William H. Ritzmann, Jr. Lieutenant Commander, USN(Ret),
for which "thank you" is far insufficient.... If it wasn't for the air support from these fine men, I would not be typing this today. (RA)
Last November, Attack Squadron 25, (VA-25), United States Navy, held a reunion in Pensacola, Florida. We, the veterans of the squadron, are under the impression that VA-25, (now redesignated VFA-25), has the longest continuous service of any squadron serving aboard Aircraft Carriers in the Navy today. The history of the squadron may be found at; http://www.fistofthefleet.org/
First, although I ventured into "Harms Way" periodically, ("it was my job"), I always considered; Medics/Corpsman, Rescue Helo Pilots and Crewmen, Special Forces/Seals, and Forward Air Controllers on a higher rung of the "Ladder of Risk" than I ever was. Again, thank you for your service to our country.
Secondly, the research of the on-line documentation, (including the post war testimony of the North Vietnamese), that we did to prepare our presentation at last Novembers Reunion, persuaded some of us that the Battle of Lang Vei was arguably as pivotal as say, the Battle of the Bulge in WWII. Therefore, we are kind of proud we were able to do what we were trained for in support of your efforts.
Sadly, I do not have any photos of the Lang Vei area on the battle day. Nor do I think any of my squadron mates had any time to snap any pics either. The type of runs we made under the overcast were too much of a handful to permit me the use of a camera. Due to the number of assets that were there when I arrived, I was directed to make a single pass, and salvo my two Mk 117's and six Mk71's "on the bunker". I did however, notice two of the tanks that were destroyed and numerous bodies on the ground. I could not tell whether those bodies were friendly, enemy, or alive during my one pass.
I have attached a pic, "NL405onCVA43". I believe it was taken to recognize the young man, Ltjg. Ted Hill, as the pilot of the last A-1 Skyraider attack mission in the U.S. Navy. After his mission on February 20, 1968, all other Close Air Support and Rescue Combat Air Patrol missions were flown by the USAF Sandy Skyraiders. A few days later, the Coral Sea and its Air Wing departed for home via The Sea of Japan to "show the flag" during the USS Pueblo incident.
In the picture I have been able to identify the fourteen squadron pilots who flew in the six missions in support of the battle. I've italicised the numbers of their flight, the position in that flight and a time. (ie. "(1-2-0100)", indicates the first flight - wing position - approximate time each flight came under the FAC's control). The listing below, identifies each pilot that flew in our six support missions.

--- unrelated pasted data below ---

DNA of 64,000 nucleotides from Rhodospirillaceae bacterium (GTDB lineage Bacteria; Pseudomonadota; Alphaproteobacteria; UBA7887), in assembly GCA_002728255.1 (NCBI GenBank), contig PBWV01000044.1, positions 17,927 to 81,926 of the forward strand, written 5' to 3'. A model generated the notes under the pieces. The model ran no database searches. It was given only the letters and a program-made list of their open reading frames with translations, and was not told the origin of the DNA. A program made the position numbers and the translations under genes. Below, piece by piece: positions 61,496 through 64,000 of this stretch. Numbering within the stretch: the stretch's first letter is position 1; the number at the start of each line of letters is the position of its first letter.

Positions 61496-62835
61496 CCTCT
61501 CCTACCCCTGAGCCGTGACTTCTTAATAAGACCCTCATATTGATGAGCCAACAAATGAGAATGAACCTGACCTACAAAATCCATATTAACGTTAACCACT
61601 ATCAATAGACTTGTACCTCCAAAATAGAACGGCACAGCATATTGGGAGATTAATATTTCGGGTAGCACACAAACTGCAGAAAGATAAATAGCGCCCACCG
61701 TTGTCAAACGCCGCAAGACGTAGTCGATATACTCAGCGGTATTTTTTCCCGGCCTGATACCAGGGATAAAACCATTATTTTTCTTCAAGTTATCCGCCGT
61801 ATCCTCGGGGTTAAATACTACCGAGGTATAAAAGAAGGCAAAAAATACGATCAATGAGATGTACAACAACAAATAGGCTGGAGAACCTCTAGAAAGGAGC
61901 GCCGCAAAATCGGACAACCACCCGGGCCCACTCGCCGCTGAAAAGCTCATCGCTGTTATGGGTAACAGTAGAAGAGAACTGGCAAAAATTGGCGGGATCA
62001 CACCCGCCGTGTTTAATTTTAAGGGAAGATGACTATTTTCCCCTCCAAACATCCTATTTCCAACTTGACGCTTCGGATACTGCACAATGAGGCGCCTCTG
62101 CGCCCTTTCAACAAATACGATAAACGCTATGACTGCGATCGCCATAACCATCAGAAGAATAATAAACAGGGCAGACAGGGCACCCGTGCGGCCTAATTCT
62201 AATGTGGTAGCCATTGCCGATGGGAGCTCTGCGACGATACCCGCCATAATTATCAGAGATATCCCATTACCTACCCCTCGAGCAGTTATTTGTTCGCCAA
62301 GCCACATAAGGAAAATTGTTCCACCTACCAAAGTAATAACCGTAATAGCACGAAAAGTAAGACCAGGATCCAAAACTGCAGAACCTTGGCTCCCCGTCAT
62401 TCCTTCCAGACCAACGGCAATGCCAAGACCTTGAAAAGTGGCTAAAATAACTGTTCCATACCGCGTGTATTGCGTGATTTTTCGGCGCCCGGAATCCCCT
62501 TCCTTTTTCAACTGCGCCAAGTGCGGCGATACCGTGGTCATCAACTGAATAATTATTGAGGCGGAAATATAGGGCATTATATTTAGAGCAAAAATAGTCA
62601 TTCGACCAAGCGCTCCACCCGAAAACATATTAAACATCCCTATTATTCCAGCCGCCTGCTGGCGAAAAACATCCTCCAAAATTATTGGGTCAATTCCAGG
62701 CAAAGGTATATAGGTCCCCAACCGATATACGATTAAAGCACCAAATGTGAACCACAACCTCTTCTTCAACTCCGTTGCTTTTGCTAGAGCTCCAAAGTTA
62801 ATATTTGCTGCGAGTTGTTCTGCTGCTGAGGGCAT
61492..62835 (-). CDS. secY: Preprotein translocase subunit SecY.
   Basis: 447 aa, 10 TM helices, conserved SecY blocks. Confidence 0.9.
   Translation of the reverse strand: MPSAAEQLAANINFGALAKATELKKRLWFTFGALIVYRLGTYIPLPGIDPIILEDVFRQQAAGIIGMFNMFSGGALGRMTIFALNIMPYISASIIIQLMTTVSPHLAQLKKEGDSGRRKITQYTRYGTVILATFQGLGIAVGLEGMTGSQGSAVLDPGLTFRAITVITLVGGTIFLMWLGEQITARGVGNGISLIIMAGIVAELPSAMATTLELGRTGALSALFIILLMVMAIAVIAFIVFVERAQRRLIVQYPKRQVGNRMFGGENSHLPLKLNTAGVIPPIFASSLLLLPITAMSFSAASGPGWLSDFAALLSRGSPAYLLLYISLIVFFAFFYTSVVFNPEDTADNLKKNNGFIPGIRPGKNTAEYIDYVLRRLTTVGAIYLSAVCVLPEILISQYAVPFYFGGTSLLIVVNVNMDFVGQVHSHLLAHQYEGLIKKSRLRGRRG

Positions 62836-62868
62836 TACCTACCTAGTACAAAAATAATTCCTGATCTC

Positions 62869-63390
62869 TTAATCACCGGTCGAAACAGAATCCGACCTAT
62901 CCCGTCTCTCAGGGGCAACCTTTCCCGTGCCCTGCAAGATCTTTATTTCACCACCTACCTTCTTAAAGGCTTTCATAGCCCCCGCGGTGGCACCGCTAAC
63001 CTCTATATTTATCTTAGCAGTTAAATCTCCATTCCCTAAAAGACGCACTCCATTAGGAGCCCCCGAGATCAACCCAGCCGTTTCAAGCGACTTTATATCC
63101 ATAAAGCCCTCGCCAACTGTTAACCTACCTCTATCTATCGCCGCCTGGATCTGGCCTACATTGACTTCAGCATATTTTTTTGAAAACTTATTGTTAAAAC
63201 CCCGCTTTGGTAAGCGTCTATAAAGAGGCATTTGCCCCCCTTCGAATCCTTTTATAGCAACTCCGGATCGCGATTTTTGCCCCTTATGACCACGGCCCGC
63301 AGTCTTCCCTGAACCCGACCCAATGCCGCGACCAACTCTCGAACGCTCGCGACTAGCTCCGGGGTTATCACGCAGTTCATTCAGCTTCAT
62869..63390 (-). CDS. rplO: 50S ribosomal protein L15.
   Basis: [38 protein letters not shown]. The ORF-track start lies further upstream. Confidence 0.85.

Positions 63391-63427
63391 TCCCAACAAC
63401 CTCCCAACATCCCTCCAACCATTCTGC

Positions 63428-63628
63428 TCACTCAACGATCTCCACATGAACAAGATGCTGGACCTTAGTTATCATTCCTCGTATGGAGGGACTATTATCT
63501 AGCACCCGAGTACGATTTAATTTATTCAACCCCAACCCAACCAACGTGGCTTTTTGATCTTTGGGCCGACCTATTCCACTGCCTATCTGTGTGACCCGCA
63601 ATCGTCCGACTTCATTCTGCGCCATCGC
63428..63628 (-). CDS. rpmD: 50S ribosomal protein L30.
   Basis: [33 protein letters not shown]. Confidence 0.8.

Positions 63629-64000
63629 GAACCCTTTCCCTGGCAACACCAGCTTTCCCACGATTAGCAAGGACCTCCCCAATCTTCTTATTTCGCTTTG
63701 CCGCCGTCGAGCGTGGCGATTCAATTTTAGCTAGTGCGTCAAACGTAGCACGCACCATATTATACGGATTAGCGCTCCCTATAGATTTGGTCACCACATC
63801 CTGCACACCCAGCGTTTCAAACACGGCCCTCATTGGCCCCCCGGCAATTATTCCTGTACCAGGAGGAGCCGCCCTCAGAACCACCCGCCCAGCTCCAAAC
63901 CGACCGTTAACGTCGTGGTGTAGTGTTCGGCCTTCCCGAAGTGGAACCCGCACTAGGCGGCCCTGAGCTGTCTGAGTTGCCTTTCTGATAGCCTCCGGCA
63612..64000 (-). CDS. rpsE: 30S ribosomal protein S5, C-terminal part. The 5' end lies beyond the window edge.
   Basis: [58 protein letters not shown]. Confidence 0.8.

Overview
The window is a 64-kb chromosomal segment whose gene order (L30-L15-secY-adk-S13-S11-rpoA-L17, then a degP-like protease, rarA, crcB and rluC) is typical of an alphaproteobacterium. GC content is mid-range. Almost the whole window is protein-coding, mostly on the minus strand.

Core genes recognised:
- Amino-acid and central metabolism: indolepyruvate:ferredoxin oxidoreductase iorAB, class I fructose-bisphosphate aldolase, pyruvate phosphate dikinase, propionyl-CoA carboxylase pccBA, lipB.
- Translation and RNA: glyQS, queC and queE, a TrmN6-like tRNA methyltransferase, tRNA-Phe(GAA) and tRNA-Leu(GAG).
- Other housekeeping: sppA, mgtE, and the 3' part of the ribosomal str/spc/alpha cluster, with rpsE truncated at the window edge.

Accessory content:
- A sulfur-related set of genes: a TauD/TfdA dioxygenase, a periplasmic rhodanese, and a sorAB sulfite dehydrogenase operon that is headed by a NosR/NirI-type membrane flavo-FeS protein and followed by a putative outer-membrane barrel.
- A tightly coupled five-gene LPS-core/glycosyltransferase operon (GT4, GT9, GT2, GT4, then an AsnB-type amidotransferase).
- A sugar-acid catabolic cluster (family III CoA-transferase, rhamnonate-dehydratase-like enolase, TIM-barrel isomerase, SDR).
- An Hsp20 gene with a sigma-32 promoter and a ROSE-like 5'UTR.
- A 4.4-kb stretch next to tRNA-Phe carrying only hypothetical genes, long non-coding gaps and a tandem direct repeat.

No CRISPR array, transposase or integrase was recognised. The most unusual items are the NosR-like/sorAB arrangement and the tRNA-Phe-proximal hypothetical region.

The picture is from the USS Coral Sea, CVA-43, taken circa February 21, 1968. The occasion was a presentation to Ltjg. Ted Hill, for piloting the final combat mission of VA-25, in the last U.S Navy, A-1H/J Skyraider, Canasta 405, Bureau (Serial) Number 135300. The pic includes all the VA-25 squadron pilots and the other officers in the squadron.
Presenting the award to Ltjg. Ted Hill, (6-4,1500), (standing center), are (standing left), Cdr. Cliff Church, CO VA-25, (3-1-0945) and (standing right), Capt Bill Shawcross CO, USS Coral Sea, CVA-43.
Sitting on the wing are(l to r) Lcdr. Carter Moser, Lcdr. Ralph Smith, (5-1-1330), Lt. Al Nichols, (5-2-1330), Ltjg. Bob Hagen, (3-2-0945), Ltjg. Bruce Marcus, (4-2-1215), and Lt McGee.
Standing in same order, CDR Stu Skelton, XO, (6-1-1500), Lt. Zip Rausa, (1-1-0730), Ltjg. Dale Pellot, (2-2-0930), Lcdr Speed Ritzmann, (4-1-1215), Ltjg. Larry Gardiner, (1-2-0730), Ltjg. Chuck Thom, (2-1-0930), Lcdr. Ron Bolt, (6-3-1500), Lcdr. Jack McDermott, and Ltjg Jay Stone. Missing from the photo is Lt. Jack Jordan, (6-2-1500).
Toby, It would appear from your e-mail that Bruce Marcus and I checked in with the FAC about 1215, which would be after you departed at 1100. It's doubtful we shared air space with you then. My log book indicates I flew Canasta 405 in the pic above on that mission.
As an aside, that airplane was in the flight that scored the first air-to-air cannon kill of a North Vietnamese MiG in June of 1965. Since Canasta 405, (Bureau Number 135300), flew the last Skyraider attack mission, it was retired and now sits in the Museum of Naval Aviation in Pensacola. (They still allow us that flew her to climb into the cockpit when we visit.)